By Randy Maniloff, Partner, White and Williams LLP
Binding Authority doesn’t do much with Bad Faith. Of course not – because it doesn’t exist.
Actually, bad faith receives a disproportionate share of attention, compared to its importance, because the cases are often fact intensive, the standards are generally mature and those standards can vary, sometimes a lot, from state to state. Translation – bad faith decisions, unless very unique, usually do not have wide-ranging enough significance to get the attention of Binding Authority. One exception is when a bad faith decision serves as a lesson for how not to handle a claim. In that situation such decisions do have across-the-board relevance.
However, over the past three years or so, there is one bad faith issue that has been consistent throughout the country: legislative efforts to enact laws that concern insurers’ claim handling practices and bad faith – despite the existence of case law and statutes addressing these issues already on the books in such states. Efforts to enact claims handling and bad faith laws have recently taken place in at least the following states: Colorado; Connecticut; Florida; Georgia; Iowa; Maine; Maryland; Minnesota; Montana; Nevada; New Jersey; New Mexico; New York; Oregon; Pennsylvania; Rhode Island; Washington (and Washington D.C.). Fif-ty, Nif-ty, United States…
These legislative attempts have been successful in a few states, unsuccessful in others and, in still a few more, the process remains on-going.
Attached is a copy of “Frivolous Claim: The Need For Bad Faith Legislation” -- an article that I am publishing in the August 5 issue of Mealey’s Emerging Insurance Disputes that addresses these recent legislative attempts. The article examines bad faith in general and the arguments that are often made for and against the passage of bad faith laws; looks at legislation that was passed not long ago in two states; and concludes with a discussion why bad faith legislation does more harm than good.
I will have the pleasure of presenting this article later this week to a roomful of state legislators from around the country at the 37th Annual Meeting of the American Legislative Exchange Council in San Diego.
I hope you find the article interesting and informative.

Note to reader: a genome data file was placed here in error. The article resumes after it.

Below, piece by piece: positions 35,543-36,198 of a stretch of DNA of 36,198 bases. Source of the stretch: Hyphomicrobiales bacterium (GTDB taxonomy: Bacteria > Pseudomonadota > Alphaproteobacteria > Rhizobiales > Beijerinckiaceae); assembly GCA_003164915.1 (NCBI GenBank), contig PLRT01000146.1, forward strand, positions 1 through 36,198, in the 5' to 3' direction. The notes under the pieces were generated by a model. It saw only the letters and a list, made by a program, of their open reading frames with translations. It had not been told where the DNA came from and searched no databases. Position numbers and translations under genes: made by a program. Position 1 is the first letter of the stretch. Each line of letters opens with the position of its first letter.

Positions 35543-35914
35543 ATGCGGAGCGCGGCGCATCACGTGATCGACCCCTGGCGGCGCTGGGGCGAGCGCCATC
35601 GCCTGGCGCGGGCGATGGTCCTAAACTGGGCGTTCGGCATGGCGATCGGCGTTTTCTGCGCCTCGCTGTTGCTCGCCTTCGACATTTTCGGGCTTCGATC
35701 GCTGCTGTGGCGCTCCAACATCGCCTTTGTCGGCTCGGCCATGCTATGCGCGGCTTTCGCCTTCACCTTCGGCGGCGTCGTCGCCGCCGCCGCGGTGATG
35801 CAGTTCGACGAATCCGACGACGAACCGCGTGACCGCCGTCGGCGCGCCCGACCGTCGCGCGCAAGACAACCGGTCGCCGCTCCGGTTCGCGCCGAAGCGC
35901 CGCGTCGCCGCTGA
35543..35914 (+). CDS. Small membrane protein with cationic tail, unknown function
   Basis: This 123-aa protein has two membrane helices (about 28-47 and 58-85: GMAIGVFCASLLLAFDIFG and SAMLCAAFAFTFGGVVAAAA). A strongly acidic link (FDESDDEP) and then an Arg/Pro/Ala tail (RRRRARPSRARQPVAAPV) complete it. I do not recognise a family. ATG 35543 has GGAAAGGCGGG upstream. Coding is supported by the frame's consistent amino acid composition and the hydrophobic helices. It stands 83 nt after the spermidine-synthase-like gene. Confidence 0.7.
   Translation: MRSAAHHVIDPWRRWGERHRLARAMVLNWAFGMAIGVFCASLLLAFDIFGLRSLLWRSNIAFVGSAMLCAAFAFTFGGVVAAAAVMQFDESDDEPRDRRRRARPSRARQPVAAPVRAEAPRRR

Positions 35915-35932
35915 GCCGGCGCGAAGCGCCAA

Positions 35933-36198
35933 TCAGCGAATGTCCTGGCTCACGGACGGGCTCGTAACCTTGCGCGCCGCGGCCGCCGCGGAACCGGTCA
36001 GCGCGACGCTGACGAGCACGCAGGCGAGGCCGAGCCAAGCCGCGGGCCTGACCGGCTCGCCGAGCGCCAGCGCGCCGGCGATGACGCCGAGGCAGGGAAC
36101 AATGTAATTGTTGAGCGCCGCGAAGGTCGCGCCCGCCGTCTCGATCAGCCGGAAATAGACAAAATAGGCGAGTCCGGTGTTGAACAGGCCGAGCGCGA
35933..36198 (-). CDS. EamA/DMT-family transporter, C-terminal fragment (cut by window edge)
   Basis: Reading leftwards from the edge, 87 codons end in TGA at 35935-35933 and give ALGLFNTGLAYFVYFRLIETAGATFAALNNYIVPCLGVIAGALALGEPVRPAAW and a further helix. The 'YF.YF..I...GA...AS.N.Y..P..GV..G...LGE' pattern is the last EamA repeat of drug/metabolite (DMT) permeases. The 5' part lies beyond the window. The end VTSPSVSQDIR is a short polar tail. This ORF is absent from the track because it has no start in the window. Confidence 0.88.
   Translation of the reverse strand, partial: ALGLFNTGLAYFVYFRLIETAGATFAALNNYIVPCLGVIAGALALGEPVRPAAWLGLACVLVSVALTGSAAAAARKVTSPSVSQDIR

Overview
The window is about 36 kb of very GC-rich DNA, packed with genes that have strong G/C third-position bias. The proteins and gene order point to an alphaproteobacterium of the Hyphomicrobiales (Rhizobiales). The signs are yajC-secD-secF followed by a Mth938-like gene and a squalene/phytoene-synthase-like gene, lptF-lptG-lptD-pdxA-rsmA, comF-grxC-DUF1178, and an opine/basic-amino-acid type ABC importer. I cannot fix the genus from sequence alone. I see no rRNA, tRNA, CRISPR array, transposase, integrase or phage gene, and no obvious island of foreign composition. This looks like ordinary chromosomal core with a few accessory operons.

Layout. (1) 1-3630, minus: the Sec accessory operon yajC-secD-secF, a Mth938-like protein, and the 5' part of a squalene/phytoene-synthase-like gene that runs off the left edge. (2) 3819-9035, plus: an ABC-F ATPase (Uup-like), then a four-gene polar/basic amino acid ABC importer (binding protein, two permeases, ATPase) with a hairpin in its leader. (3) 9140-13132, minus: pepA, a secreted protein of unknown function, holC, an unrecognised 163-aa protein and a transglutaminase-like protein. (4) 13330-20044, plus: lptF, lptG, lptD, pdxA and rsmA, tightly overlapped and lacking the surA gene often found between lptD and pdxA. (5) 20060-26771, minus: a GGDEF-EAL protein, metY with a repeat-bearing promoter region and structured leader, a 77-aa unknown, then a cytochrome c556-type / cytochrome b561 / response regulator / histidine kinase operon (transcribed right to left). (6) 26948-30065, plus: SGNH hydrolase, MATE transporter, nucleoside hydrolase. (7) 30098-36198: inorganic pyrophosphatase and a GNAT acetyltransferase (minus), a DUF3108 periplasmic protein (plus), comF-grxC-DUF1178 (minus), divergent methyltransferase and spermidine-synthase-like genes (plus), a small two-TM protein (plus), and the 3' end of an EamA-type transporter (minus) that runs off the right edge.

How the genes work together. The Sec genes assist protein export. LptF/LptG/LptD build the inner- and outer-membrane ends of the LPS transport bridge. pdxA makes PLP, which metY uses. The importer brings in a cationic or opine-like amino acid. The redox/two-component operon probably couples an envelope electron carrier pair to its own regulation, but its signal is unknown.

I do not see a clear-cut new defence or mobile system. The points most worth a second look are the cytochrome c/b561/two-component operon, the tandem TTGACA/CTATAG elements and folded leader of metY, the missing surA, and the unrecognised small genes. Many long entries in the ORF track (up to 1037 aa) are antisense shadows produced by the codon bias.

Update on The Montrose Endorsement (known loss exclusion): I know from the feedback that I get from readers that the Montrose Endorsement (known loss exclusion) is a popular topic and on a lot of radar screens these days. Binding Authority follows this emerging issue closely and has reported in the past that insurers have been losing more Montrose Endorsement cases than they have been winning. But about 10 days ago an insurer prevailed in a Montrose Endorsement case. In reaching its decision the Alabama federal court concluded that the Montrose Endorsement serves a “valuable societal interest.” I do not have time to write up this new Montrose decision for Binding Authority. But if you are interested in a copy of it, just drop me a note.
Update on Coverage College: The 2010 White and Williams Coverage College is close to being “sold out.” If you are planning to attend and have not yet registered, please do so as soon as possible. If you try to register and are told that it is closed, you will be offered an opportunity to be placed on the Waiting List. I encourage you to do so as we’ll get cancellations as the event draws near. The brochure and link to register can be found under Events on the W&W homepage.
Randy J. Maniloff White and Williams LLP 1800 One Liberty Place | Philadelphia, PA 19103-7395 Direct Dial: 215.864.6311 | Direct Fax: 215.789.7608 email@example.com
The views expressed herein are solely those of the author and not necessarily those of the firm or its clients. The information contained herein shall not be considered legal advice. You are advised to consult with an attorney concerning how any of the issues addressed herein may apply to your own situation. The term “Binding Authority” is used herein for literary purposes only and is not an admission that any case discussed herein is in fact binding authority on any court.
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